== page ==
The Influence of Icebergs and Sea Ice to Ocean Acoustics and Whales
Kindermann, Lars
Alfred Wegener Institute for Polar and Marine Research, GERMANY

The soundscape of the Southern Ocean is dominated by sea ice, icebergs and marine mammals. Sea ice, with its highly absorbent snow cover creates one of the most quiet acoustic environments on earth. Large table icebergs, on the other hand, weighing up to tons and moved by ocean currents can accumulate kinetic energy in the terajoule range which is occasionally released on collisions with other bergs, the ice shelf or the continental shelf. This creates some of the loudest events in the worlds oceans. However, the largest contribution to the underwater sound budget make marine mammals, blue whales in particular.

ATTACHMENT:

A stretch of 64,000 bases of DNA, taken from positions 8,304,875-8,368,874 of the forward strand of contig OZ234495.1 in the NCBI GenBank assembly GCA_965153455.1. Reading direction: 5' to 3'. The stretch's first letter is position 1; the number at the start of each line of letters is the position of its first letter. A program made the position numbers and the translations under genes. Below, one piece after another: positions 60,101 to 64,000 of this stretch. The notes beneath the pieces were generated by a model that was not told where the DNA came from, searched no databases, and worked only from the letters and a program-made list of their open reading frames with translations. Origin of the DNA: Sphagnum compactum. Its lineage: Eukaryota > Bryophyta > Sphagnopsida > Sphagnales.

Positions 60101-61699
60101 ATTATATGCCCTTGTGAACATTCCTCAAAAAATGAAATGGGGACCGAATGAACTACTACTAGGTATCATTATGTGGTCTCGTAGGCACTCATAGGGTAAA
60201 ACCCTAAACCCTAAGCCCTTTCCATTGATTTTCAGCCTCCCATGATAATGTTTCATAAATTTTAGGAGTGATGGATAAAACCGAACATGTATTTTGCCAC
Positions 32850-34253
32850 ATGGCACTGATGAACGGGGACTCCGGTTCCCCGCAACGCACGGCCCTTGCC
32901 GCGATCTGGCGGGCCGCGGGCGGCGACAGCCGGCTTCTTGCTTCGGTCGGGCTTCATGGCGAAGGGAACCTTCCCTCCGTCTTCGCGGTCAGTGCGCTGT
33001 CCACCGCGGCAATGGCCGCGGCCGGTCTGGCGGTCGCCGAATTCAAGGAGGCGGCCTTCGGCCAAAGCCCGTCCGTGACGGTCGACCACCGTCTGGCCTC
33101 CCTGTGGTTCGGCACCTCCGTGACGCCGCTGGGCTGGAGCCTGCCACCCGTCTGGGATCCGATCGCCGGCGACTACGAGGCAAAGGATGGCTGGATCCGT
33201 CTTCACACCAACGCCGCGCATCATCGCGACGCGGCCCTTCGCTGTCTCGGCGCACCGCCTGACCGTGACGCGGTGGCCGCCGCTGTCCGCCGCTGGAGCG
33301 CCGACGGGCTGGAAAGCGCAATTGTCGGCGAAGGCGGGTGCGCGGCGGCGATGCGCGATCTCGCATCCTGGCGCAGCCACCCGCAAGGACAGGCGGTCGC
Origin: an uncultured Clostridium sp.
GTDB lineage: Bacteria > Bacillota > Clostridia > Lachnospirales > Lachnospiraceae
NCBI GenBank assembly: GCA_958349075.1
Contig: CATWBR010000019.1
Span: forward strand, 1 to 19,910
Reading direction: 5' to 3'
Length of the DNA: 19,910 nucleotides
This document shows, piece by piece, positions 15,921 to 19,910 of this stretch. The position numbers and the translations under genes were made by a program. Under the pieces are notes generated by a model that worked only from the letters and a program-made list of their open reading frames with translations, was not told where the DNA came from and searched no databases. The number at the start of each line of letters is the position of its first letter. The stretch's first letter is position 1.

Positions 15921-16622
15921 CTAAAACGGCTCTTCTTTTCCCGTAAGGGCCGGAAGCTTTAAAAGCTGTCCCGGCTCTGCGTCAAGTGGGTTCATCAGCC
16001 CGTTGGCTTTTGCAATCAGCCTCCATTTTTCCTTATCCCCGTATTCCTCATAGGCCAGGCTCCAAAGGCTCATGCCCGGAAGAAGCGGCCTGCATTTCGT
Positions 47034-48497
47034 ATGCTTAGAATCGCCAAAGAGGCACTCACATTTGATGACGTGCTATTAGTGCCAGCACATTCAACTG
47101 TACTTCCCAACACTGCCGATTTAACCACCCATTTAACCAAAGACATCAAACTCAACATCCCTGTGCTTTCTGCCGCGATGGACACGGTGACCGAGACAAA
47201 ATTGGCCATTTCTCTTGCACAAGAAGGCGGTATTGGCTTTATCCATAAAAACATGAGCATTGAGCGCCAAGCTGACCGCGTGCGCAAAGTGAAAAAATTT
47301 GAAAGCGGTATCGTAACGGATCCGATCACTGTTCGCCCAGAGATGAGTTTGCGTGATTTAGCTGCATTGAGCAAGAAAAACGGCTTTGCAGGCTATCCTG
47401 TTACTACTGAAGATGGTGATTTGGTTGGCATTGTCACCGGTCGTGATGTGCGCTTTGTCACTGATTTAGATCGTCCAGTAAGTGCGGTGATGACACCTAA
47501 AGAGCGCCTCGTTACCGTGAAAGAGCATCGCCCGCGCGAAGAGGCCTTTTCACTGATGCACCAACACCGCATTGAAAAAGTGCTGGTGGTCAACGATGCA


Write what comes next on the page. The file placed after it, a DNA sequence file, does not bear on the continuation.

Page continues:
The Perennial Acoustic Observatory in the Antarctic Ocean is continuously monitoring the underwater sound below the Eckstroem ice shelf, Dronning Maud Land, Antarctica since 2005. Live streaming is available at Additionally, an array of moored autonomous recorders deployed throughout the Weddell Sea provides basin wide sampling of acoustic data. We observe a large variability in the acoustics due to the transient nature of all the influences mentioned above: Sea ice is highly dynamic, very large icebergs are singular events and most marine mammals are migratory species - and are again influenced by the ice. So detailed knowledge of the ice situation is essential to understand the acoustics. Apparently simple questions like the population counts of certain marine mammal species are still answered with surprisingly high uncertainty yet, some estimates differ by an order of magnitude. One of the reasons is that animal counts in the polar regions are typically conducted on ship based surveys. Few ships will enter ice covered areas, however, which results in dramatic undersampling of these. And for species, like the Antarctic Minke whale which are known to populate mainly the pack ice this is fatal in terms of prediction. But as most marine mammal species are vocalizing, passive acoustic monitoring is a modern tool for density estimates. Our acoustic recordings in fact contain a wealth of information about these animals. Frequent high resolution ASAR imagery by ENVISAT and RADARSAT provided by the portal enables a precise view on the ice conditions on top of our recorders. So we can determine the influence of ice to the presence of animals. Particulary, comparing densities in ice covered and no ice situations allows to extrapolate from the ship based open water counts to animal numbers in the ice.